Alameda Landing housing plan before Planning Board
The Planning Board is set to consider a proposal to build 275 new homes on 22 acres of former Navy property that sit adjacent to the Bayport housing development and the Posey Tube.
The Alameda Landing housing project to be considered by the board Monday night would wrap 91 single-family homes, 79 two-story condominiums, 26 single-level flats, 56 townhomes and a 23-unit apartment building around a 23-acre, Target-anchored shopping center due to open in October 2013.
The housing being proposed by developers Catellus and TriPointe Homes would be set up along four “blocks” with homes fronting the shopping center, neighborhood parks and 35 foot wide “paseos,” with three of the four “blocks” lining Fifth Street between Mitchell and Stargell avenues and the fourth on the other side of Mitchell, closer to the Tube. In addition to the small parks, the project is slated to include bike and pedestrian paths and trails, including a trail that will connect the neighborhoods to be built on the former Fleet Industrial Supply Center property.
The apartment complex would be built and managed by the Alameda Housing Authority, and an additional 16 homes for moderate-income residents will be scattered throughout the development.
Residents of the new housing development will also be required to pay $300 a year toward shuttles intended to reduce the number of traffic the new homes would generate.
The developers are seeking approval of both the development plan and their request to build units on lots that are smaller than the 2,000 square feet required by Measure A.
The developers had originally proposed constructing 118 single-family homes; 136 second- and third-story townhomes and group floor flats; and a 24-unit apartment complex. The new proposal offers a mix of two- and three-story buildings, including dozens of homes that will be set up to accommodate seniors and people with disabilities.
The Alameda Landing project was approved in 2006 but stalled on a bad economy and ownership changes that saw Catellus swallowed, then disgorged, from a larger developer with a more commercial focus.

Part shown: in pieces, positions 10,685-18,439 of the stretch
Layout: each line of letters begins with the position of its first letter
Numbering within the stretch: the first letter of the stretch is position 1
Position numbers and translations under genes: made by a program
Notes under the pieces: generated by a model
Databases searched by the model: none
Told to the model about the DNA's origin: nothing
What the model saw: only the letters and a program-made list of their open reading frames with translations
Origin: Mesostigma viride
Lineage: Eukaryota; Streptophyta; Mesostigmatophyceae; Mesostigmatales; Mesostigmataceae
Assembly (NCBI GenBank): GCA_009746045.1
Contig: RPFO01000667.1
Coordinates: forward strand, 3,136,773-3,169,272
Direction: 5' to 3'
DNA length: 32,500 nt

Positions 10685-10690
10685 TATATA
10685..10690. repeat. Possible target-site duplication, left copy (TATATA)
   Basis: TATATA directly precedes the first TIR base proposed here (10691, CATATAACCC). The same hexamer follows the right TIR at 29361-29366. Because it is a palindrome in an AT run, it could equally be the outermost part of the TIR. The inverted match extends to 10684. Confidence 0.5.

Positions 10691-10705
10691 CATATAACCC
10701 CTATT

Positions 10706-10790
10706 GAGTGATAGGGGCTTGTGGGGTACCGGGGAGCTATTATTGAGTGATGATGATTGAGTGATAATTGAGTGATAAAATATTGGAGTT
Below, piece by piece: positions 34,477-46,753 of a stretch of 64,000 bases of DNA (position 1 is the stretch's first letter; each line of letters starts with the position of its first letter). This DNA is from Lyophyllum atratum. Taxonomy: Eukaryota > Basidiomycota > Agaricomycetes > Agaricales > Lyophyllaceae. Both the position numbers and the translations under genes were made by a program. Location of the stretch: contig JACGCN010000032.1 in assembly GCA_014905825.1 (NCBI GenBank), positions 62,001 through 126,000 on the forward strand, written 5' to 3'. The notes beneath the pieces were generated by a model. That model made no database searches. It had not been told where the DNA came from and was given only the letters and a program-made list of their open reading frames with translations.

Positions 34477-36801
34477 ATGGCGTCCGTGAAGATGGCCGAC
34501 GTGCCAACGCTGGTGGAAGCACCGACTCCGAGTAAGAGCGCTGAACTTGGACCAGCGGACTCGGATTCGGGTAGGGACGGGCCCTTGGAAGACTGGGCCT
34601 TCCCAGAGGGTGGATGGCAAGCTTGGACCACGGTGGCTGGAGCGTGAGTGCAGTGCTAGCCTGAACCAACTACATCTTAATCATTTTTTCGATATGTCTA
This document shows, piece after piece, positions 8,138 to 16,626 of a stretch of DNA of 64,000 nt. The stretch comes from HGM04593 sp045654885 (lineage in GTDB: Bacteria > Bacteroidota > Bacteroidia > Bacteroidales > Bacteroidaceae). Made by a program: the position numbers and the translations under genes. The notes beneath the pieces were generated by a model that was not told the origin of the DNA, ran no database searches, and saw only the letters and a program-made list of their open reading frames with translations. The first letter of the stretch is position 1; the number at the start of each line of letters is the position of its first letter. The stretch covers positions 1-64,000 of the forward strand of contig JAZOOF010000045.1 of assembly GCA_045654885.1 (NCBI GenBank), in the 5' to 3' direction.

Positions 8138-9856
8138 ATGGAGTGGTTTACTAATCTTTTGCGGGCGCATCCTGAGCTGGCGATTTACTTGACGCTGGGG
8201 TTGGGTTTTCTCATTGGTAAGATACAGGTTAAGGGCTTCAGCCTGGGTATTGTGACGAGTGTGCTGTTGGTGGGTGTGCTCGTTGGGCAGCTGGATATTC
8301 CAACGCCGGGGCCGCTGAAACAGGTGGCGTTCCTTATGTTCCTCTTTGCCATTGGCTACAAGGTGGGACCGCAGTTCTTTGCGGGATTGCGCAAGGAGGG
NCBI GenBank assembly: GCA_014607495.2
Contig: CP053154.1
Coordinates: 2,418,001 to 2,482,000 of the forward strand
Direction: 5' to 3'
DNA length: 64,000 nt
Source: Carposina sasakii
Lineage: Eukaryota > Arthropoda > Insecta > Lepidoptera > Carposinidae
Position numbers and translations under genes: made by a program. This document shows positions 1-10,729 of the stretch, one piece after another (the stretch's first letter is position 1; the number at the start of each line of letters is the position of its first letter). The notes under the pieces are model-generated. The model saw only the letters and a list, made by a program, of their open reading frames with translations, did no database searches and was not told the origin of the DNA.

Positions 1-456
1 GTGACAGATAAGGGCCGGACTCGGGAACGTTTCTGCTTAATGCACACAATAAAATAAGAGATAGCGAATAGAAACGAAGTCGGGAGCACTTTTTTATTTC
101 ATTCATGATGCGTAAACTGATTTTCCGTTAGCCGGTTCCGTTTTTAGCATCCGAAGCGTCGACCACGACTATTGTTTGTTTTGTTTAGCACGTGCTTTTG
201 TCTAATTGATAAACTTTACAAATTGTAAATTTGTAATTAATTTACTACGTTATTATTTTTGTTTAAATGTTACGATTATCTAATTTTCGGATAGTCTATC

In addition to winning the plan approval and Measure A exemption they’re seeing Monday, the project will need to go through a design review before construction can begin.
Other items to be considered by the Planning Board on Monday include design standards for bicycle facilities and a prioritized list of transportation projects that city staffers will be expected to consult when seeking out grant and other funding, which was drafted to address concerns about a perceived lack of public and advisory board input into selection of projects for which the city would seek county transportation sales tax funding.
The top priorities include installing bike lanes on Clement Avenue, at an estimated cost of $1.4 million; street, sidewalk, curb and trail maintenance, which costs $5 million a year; and additional funding for the Estuary Crossing Shuttle, which ferries pedestrians and cyclists from the West End to the Lake Merritt BART station at a cost of $210,000 per year.
The Planning Board is also being asked to sign off on a police memorial project being built to honor two Alameda Police Department officers who died in the line of duty in front of the department’s Oak Street headquarters. The project, which is being funded primarily through private donations, will include busts of Deward Burton Gresham, who died in a motorcycle accident in 1942, and Robert James Davey Jr., who was killed while serving a search warrant in 1983.
The meeting begins at 7 p.m. Monday in council chambers at City Hall, and will be broadcast live on Comcast cable channel 15 and on the city’s website.